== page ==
Mrs Charlotte Osei, Chair of the Electoral Commission (EC), has lauded the Forum for Actions on Inclusion, Transparency and Harmony (FAITH) Ghana on its work during the 2016 elections and compiling two reports on its work. She said the reports offered very important lessons for building Ghana’s electoral process, particularly in the use of Alternative Dispute Resolution (ADR), which was very useful to the Commission.
Presenting a review of the two reports, at a launch ceremony of the FAITH in Ghana Platform’s 2016 Elections Engagements Reports in Accra on Thursday, Mrs Osei said the lessons highlighted in the report showed that some things could be done better by the Commission. She commended the work of civil society organisations (CSOs), including Faith-Based Organisations (FBOs), without which the EC would not be able to deliver successful elections.
“Faith Based Organisations have played a very, very key role. Of course a lot of their work is not seen but is very important,” she stated. She said the reports on their engagements during the elections would allow Ghana to document what happened, learn from shortfalls and improve them, and sustain the things that were done well.
Mrs Osei said while she did not agree with everything in the report which she reviewed, she agreed with most of it. The reports, she noted, provided important guidelines, for FBOs and other institutions with key roles to place in society, on ADR, which was also very important for the EC.
“I found the documentation of pre and post election disputes very important; some I had even forgotten about.” She explained that this, along with the section on ADR, provided a framework for the EC, to avoid some litigation.
“These reports that we are launching today ensure that we can all review what we did last year and help work towards better elections in Ghana, strengthen our democracy and ensure social cohesion in national development in also strengthen,” stated Mrs Osei.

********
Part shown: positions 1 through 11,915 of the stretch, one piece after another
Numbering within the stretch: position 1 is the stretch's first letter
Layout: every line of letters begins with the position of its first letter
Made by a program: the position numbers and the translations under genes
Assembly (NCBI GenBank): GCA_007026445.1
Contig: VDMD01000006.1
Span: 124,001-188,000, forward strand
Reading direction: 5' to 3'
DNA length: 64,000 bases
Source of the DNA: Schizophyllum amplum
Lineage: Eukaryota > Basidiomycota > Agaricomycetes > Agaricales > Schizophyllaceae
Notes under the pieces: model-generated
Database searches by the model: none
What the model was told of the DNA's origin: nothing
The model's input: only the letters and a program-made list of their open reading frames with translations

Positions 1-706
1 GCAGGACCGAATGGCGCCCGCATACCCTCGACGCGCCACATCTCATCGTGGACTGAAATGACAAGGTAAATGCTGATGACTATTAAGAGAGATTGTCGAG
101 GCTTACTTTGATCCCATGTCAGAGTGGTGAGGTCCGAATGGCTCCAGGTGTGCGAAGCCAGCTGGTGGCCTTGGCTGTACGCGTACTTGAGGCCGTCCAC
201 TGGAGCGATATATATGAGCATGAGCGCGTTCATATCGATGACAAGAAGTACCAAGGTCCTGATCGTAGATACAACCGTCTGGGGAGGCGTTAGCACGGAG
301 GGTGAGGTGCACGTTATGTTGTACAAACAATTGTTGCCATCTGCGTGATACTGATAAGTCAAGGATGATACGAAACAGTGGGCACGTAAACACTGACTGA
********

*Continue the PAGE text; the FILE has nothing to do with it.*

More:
The Report, Findings and Recommendations
Led by the National Catholic Secretariat, FAITH launched two reports: Transforming Religious Differences and Experiences for social Cohesion and Democratic Governance: A Report on the Role of an Interfaith Platform in the 2016 Elections in Ghana.
The report, focused on the value added by FBOs in the 2016 electoral cycle. The FAITH Platform was able to issue credible early warning conflict surveillance and also effectively deployed ADR.
“There is great value addition if civil society engagement is diverse in scope, approach and content.”
The second report on “Lessons learnt and best practices from an interfaith co-operation for the 2016 Elections engagements In Ghana”, challenged the notion that different religious groups cannot work together and highlighted the key lessons learnt including the efficacy of the interfaith platform as a tool for building national consensus and policy advocacy, fostering gender inclusion, the convening capacity of the platform and the use of its early warning signs reports for engagements with election stakeholders.
It recommended, among other things, that the formalisation of the interfaith co-operation to ensure that the influence of faith leaders was leveraged for improved policy delivery and election outcomes and the involvement of interfaith cooperation by the EC in public education in all phases of the election cycle.
Professor Baffour Agyeman-Duah, who chaired the launch, expressed the need for continuous improvement in the organisation of elections especially in light of challenges that could potentially jeopardise elections.
He said technology posed a major challenge, in light of events, including those in the United States where Russia was accused of influencing the elections that saw Donald Trump become President.
He said Ghana would have to find ways securing its elections using technology.
He also highlighted the problem of funding for elections, and election related activities, as Ghana matured and donor aid dwindled and proposed the use of taxation to mobilise funds for elections.
Prof Agyeman-Duah expressed the need for CSOs and FBOs to examine news ways of maximising their potential, through platforms like FAITH in Ghana, among others.
The Interfaith co-operation project was implemented by the National Catholic Secretariat of the Ghana Catholic Bishops’ Conference from April 2016 to June 2017, funded by STAR Ghana.
Institutions who participated in the project include the Office of the National Chief Imam, Ghana Pentecostal and Charismatic Council, Christian Mothers Association, Federation of Muslim Women’s Associations and the Ahmadiyya Muslim Mission in Ghana.